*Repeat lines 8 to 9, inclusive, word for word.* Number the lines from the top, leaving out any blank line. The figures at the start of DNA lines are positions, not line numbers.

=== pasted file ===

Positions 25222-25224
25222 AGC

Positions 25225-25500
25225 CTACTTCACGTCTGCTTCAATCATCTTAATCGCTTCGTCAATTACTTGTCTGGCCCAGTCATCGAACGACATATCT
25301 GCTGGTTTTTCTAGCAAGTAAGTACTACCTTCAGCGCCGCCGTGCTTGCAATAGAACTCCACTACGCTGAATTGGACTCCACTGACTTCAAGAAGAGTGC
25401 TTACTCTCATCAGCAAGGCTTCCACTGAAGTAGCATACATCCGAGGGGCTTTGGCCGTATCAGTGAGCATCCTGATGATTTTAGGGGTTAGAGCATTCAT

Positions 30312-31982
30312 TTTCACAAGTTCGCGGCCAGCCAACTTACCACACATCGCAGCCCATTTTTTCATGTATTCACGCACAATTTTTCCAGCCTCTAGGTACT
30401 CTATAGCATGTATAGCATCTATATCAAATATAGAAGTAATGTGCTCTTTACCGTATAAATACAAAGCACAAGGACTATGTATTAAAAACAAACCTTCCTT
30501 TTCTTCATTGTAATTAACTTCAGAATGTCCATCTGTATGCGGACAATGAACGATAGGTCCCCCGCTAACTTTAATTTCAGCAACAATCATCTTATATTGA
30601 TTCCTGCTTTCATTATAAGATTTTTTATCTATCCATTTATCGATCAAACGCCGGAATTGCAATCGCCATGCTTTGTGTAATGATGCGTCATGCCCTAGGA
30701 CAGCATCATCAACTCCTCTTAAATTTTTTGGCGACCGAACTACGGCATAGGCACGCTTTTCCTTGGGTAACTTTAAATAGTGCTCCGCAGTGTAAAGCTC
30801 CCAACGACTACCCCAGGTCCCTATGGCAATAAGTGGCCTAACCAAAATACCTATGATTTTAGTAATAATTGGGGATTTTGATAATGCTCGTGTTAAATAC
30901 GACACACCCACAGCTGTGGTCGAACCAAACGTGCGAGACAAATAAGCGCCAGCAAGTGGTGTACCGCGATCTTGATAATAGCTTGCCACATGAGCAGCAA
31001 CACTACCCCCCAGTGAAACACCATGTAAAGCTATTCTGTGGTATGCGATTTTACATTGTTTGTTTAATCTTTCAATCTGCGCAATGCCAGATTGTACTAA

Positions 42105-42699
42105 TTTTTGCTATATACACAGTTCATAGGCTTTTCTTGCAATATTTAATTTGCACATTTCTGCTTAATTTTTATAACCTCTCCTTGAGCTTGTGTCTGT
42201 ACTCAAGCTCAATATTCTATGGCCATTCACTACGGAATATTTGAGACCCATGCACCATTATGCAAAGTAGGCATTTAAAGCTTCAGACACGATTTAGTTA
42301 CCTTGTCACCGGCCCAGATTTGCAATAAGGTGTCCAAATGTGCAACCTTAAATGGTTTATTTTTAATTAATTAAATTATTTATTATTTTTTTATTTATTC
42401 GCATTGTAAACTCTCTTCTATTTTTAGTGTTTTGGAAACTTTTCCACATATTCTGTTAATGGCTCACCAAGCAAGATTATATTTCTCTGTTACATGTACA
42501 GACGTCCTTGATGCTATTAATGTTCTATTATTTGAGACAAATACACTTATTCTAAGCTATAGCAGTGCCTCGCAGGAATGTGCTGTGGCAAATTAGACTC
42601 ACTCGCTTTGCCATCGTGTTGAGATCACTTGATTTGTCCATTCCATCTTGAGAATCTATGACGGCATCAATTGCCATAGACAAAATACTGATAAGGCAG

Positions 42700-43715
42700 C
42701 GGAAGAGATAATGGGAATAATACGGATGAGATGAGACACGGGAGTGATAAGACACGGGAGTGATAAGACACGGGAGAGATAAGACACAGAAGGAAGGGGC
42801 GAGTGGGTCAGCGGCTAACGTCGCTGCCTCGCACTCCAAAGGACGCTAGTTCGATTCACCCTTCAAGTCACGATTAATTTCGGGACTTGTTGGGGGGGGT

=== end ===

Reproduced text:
30312 TTTCACAAGTTCGCGGCCAGCCAACTTACCACACATCGCAGCCCATTTTTTCATGTATTCACGCACAATTTTTCCAGCCTCTAGGTACT
30401 CTATAGCATGTATAGCATCTATATCAAATATAGAAGTAATGTGCTCTTTACCGTATAAATACAAAGCACAAGGACTATGTATTAAAAACAAACCTTCCTT